Will Ferrell and director writer/director/producer Adam McKay have done three films together, Anchorman: The Legend of Ron Burgundy, Talladega Nights: The Ballad of Ricky Bobby and Step Brothers. Their fourth comedy The Other Guys opens this week.
NYPD Detectives Christopher Danson and P.K. Highsmith (Dwayne Johnson and Samuel L. Jackson) are the baddest and most beloved cops in Manhattan. Two desks over and one back, sit Detectives Allen Gamble (Will Ferrell) and Terry Hoitz (Mark Wahlberg); they’re not heroes – they’re ‘the Other Guys.’
But when they stumble into a seemingly innocuous case no other detective wants, it turns into New York City’s biggest crime – but do Gamble and Hoitz have what it takes to solve it?
In this interview Will Ferrell talks about working with Adam McKay, his co-star Mark Wahlberg and working in New York.
Can you talk a little about your character?
Allen Gamble is a guy who loves – he actually relishes – paperwork. Working on the computer and organization are police work for him. He’s an earnest, sweetheart type – a guy who plays it very close to the vest, a buttoned-down type of guy who shows up right on time for work and stays to the very last minute.
Did you do any research for the character?
I actually got to do a little bit of research, go to a shooting range. I visited a couple of the precincts to see what the mentality of these guys are, and for all of the exciting headlines you read about, there’s so much day-to-day work that goes on unseen. Which is kind of the core belief of my character that it’s just as important, but we don’t really hear about it.
What was it like working with Mark Wahlberg?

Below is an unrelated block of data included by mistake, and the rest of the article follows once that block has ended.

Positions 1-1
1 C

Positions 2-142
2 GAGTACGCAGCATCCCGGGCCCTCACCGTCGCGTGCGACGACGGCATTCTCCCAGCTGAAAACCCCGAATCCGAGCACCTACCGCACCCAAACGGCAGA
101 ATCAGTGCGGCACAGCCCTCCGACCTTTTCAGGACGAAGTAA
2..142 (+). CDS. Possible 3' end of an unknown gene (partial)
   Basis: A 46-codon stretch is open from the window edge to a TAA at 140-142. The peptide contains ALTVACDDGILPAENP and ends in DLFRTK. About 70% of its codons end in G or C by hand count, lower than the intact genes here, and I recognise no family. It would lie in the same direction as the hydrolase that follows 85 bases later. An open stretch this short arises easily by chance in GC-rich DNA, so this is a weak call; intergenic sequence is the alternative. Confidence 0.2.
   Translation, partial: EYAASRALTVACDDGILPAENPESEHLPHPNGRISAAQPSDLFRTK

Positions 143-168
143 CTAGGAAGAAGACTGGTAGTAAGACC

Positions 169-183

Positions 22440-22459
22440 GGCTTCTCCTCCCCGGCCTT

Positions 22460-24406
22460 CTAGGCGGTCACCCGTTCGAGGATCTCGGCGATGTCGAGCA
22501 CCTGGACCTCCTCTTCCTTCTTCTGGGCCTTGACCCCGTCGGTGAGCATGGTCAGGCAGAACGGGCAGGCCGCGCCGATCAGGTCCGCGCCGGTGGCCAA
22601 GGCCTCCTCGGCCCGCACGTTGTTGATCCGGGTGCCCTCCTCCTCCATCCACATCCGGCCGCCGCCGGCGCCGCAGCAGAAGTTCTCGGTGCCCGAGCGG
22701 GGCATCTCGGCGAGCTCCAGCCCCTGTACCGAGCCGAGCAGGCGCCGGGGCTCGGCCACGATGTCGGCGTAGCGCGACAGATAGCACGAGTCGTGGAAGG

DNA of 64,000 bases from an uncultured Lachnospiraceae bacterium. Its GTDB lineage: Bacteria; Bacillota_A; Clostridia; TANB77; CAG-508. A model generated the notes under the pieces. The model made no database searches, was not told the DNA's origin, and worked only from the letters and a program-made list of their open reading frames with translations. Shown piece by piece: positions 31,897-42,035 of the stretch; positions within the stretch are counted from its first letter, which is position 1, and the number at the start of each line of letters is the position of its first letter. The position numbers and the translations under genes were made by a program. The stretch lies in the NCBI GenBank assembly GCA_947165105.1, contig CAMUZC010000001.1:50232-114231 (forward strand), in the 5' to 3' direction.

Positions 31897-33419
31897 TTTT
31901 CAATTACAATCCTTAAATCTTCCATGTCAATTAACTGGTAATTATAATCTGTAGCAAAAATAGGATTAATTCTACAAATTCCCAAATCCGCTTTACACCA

Adam McKay and I are such big fans of Mark’s. We always thought he would be great in a comedy, playing a character that maybe is similar in some ways to the role he had in The Departed, but to utilize that intensity he has and play it for laughs.
Sometimes the comedy is conversational, the other times, it’s broad and crazy and out of control. Adam and I always feel like the best comedy is played straight – as real as possible. In fact, this might be the most real movie we’ve done tonally, which makes the situations that Allen and Terry get into so much funnier.
It’s so funny to get to know someone like Mark, who has this reputation as a tough guy. He’s actually a sweetheart and was dying to do comedy like this. He wasn’t thrown by anything.
Is having partners in comedy like being partners as cops?
No [he laughs]. I feel like it’s more important to be cutthroat on a set and not look out for each other. That provides a certain tension. It makes for a horrible work environment, but boy does it pop on screen.
The studios love it because we don’t serve food. There’s no Craft Services, no creature comforts. There’s no insurance.
You’ve worked with Adam McKay on four movies now, what is it about your relationship that works so well?
He’s one of the most creative directors I’ve ever worked with. It’s fun to be on set with actors who have never worked with Adam before, watching their reaction as he creates an environment where everyone feels safe.
Was the choice of driving a Prius, environmentally important or for comic use?
I think the choice of the Prius was that it was a sensible car. One Allan would drive.
What about singing in the movie?
As Adam was working on the script, he told me to text him any random ideas I had.
One of them was, what if Terry and Allen are at an Irish bar and in a scene where information has to be given out, it’s his weekly folk singing night. One of the things Allen likes to do is sing Irish songs.
I sent that to him and Adam wrote back, ‘Going into the script.’
What was it like shooting in New York?
We were so lucky to get to shoot in New York and to get to show off all the different locations in the city, from Wall Street to Rockefeller Center. Almost every part of the city you can think of, we put on film. On top of that, we had a full second unit going the whole time, doing scene work with car crashes and guns-a-blazing.